Ambassadors see progress in relations with Germany
Current German Ambassador to the United States Wolfgang Ischinger has had terrible luck starting out in new jobs.
On his first day in July 1991 at a diplomatic post in Paris, Saddam Hussein invaded Kuwait. And Ischinger arrived in the United States to take his current post as Ambassador on September 10, 2001. He recalled that he had originally intended to spend the 11th doing a "lot of desk work."
Ischinger and his colleague Robert Kimmitt, a former American ambassador to Germany, described these experiences and others from their diplomatic career during a speech last night titled "Germany and America: Reunification, Iraq and Beyond," drawing a crowd of approximately 80 people.
Overall, Ischinger and Kimmitt view the future of German/American relations in a positive light.
Ischinger noted the United States' important role in bringing down the Berlin Wall on November 9, 1989.
After the fall of the Wall, Ischinger was sent to accompany a train of 5,000 German refugees stranded in Prague over the Western border. As a diplomat, Ischinger was supposed to be in charge of safeguarding the train. He recalled their "exhilarating mix of desperate courage" as they traveled across the countryside, hoping to find better lives in West Germany.
Ischinger also described the United States' role in the world in positive terms. He said that the United States "should lead the world" and added, "Who else should? Who else has the power?"
He took a similarly positive attitude about the continued presence of American troops in Germany, stating that all but about one percent of the German public favors the troops remaining there and that local mayors and businesspeople especially appreciate it.
Looking back several decades, Ischinger said that the United States was the only country to have helped the nations it has conquered to help become free, sovereign states, rather than simply leaving behind their conquered territories or ruling them as colonies.
He hoped that the United States would look back at this historical example as it undertakes the reconstruction of Iraq.
Both Kimmitt and Ischinger thought that U.S./German relations had dipped to a low point this past March in the wake of the U.S. attempt to pass a United Nations Security Council resolution allowing the United States to invade Iraq. Kimmitt said that the relationship "reached a level as low as I've seen it."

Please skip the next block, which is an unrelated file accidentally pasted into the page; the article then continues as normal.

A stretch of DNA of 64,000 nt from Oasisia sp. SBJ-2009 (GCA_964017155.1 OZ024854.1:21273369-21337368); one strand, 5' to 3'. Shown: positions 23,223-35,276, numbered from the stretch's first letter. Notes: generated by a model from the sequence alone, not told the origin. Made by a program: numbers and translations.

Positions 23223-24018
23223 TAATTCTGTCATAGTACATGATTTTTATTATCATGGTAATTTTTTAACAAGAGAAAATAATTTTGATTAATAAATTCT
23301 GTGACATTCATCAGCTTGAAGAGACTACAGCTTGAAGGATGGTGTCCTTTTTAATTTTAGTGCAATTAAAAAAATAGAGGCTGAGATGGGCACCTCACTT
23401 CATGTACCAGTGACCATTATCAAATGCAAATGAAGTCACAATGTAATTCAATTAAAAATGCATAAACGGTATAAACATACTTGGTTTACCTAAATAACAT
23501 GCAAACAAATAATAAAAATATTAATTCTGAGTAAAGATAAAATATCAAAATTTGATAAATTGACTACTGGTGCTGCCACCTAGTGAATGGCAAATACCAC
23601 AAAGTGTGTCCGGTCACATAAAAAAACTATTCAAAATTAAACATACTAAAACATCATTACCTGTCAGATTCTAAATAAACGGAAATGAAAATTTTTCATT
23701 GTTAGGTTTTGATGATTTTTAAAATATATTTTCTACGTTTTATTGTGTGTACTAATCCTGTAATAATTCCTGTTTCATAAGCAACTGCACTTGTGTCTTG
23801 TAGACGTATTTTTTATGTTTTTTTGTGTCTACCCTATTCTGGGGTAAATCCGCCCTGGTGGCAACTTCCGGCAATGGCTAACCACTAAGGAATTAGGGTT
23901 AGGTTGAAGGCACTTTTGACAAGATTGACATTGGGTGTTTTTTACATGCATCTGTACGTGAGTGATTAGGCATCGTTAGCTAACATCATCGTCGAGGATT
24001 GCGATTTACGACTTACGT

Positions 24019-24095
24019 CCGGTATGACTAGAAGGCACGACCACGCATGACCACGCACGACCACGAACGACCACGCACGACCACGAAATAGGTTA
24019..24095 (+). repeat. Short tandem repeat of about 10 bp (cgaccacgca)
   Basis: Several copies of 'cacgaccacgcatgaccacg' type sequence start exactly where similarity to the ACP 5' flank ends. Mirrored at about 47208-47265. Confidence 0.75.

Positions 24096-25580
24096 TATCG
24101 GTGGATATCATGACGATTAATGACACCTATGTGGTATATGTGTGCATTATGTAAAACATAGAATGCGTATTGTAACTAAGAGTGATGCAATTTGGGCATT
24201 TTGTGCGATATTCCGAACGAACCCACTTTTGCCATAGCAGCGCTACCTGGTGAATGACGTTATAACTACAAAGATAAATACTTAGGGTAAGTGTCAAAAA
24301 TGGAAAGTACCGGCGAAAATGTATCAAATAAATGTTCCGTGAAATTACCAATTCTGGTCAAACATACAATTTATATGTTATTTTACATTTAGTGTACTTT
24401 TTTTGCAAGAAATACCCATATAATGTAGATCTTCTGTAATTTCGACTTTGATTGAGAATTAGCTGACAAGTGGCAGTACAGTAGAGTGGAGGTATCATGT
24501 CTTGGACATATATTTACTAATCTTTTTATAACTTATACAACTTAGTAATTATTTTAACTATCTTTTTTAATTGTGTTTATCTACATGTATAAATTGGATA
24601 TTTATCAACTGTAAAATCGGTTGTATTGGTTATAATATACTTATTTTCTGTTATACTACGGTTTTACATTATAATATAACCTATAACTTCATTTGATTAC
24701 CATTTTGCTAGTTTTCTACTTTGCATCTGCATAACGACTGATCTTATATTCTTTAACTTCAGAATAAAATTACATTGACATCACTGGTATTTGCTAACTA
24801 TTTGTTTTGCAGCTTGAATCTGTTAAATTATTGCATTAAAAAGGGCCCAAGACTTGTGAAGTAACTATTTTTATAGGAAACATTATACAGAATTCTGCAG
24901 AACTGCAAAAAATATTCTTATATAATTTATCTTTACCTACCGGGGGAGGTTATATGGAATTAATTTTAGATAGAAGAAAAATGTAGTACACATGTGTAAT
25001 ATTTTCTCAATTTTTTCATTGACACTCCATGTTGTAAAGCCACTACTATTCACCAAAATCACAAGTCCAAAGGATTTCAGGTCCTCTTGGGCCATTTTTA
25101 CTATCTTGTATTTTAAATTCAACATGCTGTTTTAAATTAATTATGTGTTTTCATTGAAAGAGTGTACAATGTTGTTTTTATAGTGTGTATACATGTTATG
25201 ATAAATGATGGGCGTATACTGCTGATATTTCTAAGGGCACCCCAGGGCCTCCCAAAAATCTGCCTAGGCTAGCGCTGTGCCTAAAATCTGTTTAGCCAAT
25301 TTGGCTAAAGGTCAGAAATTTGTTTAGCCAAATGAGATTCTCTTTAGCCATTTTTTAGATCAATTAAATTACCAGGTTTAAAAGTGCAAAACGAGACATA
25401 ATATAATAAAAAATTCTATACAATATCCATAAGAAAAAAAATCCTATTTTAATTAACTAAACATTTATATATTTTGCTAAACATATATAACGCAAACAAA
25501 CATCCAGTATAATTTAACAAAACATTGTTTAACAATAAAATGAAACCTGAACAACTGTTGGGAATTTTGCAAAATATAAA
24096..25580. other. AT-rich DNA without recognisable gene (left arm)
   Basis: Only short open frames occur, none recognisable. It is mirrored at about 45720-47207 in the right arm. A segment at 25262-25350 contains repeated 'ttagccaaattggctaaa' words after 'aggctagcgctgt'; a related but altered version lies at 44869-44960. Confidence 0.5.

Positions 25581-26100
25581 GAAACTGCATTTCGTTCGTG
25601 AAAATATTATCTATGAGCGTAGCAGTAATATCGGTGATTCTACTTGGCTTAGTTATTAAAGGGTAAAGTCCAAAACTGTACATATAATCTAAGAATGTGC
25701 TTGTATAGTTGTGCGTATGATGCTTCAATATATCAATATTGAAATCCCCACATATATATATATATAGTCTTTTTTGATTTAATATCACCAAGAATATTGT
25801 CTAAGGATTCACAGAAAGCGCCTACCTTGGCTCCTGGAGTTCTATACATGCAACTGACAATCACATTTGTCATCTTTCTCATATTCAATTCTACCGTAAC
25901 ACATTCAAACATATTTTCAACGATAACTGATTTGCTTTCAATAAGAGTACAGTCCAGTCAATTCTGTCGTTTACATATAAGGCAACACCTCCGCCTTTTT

He nonetheless believed that the worst of this diplomatic conflict was past. "French behavior was so egregiously worse that Germans looked good by comparison," he said.
He added that "the German minister was not actively flying around Africa actively working against us," as the French were in their attempt to find other nations similarly opposed to the invasion of Iraq.
Once the war began, the Germans still quietly helped the United States in many of the same ways that they had during the first Gulf War.
For example, Germany deployed patriot missiles to Israel and maintained their embassy in Baghdad almost up until the invasion, which allowed the Germans to supply the United States with useful information about the state of affairs in the Iraqi capital.
Ischinger also carefully distinguished between anti-American sentiment and simply opposing intervention in Iraq at this particular time.
He said that the Hussein regime was "murderous" and that they were "on the road to developing weapons of mass destruction," but that there was still room for debate regarding whether or not the conflict required immediate resolution through military means.
The vast majority of Germans support a continued friendly relationship between the two nations, he said.
Kimmitt, who is currently a vice president of America Online Time Warner, also noted tthe economic ties that bind the United States and Germany.
He noted that 75,000 out of AOL Time Warner's 87,000 employees are Americans. By contrast, the German firm Siemens employs 82,000 Americans, more Americans than both Intel and Microsoft employ.
Kimmitt also said that the media has exaggerated the divide between American and German opinion on Iraq in recent months. "There's been too much caricature on both sides," he said.